From the staff development bookshelf: Importance of managing reporting

Staff Development Weekly: Insight on Evidence-Based Practice in Education, May 11, 2012

When an organization begins to look at incident reporting, it often has to reconcile two divergent opinions. Quality and risk management staff want to know about everything that is happening throughout the organization. Because of their thirst for knowledge, they want to see more reports. But often there is another camp-sometimes the board of directors or the senior leadership-that associates an increasing number of reports with declining performance. Have you ever heard a board member exclaim, "I hope we don't see that number of falls reported next month"? He or she is looking at reporting in a completely different fashion-in the board member's mind, fewer reports is the preferable direction. An effective Problem Identification and Resolution (PIR) process needs to effectively communicate that reporting is a good thing and strongly encourage it.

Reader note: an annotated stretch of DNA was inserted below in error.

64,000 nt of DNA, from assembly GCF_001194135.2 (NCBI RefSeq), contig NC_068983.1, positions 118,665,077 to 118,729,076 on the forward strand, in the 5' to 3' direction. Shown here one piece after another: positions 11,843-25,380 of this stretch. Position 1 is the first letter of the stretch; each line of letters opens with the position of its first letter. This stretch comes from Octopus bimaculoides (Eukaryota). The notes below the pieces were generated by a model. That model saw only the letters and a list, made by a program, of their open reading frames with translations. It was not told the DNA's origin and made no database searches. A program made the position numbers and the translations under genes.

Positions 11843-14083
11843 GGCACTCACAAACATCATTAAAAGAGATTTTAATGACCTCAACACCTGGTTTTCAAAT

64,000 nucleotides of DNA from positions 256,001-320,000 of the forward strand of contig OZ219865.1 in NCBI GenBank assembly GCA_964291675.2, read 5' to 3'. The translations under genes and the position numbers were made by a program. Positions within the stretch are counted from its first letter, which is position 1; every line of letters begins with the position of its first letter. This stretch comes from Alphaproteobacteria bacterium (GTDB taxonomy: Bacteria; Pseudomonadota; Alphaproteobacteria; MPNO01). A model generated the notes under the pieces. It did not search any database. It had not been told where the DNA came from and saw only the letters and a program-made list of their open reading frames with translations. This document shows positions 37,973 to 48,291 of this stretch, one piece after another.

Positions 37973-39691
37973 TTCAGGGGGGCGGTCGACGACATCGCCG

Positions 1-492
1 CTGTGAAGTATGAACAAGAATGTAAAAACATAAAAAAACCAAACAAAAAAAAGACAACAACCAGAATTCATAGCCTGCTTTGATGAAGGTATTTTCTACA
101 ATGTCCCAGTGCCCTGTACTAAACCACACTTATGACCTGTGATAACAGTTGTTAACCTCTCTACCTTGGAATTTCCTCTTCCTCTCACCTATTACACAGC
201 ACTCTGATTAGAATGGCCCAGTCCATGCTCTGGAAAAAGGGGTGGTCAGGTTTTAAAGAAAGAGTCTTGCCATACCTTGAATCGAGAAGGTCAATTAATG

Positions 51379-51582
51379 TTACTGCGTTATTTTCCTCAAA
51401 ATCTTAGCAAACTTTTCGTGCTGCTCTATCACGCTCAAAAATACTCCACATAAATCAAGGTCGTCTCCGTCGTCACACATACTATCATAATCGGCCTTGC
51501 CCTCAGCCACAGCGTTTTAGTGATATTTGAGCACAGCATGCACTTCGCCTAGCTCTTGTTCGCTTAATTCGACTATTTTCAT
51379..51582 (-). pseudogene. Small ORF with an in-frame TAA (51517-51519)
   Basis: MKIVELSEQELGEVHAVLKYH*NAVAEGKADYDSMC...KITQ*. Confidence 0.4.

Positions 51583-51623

Monitoring your reporting flow is important for several reasons:

  • If your reporting volume is too low, you may be missing important issues
  • A low reporting volume also means you lose stability and can't confidently use the reporting process to indicate improvements or declines in performance
  • If your reports are not effectively sampling the entire organization, you may have blind spots

Book excerpt adapted from Occurrence Reporting: Building a Robust Problem Identification and Resolution Process by Kenneth Rohde.

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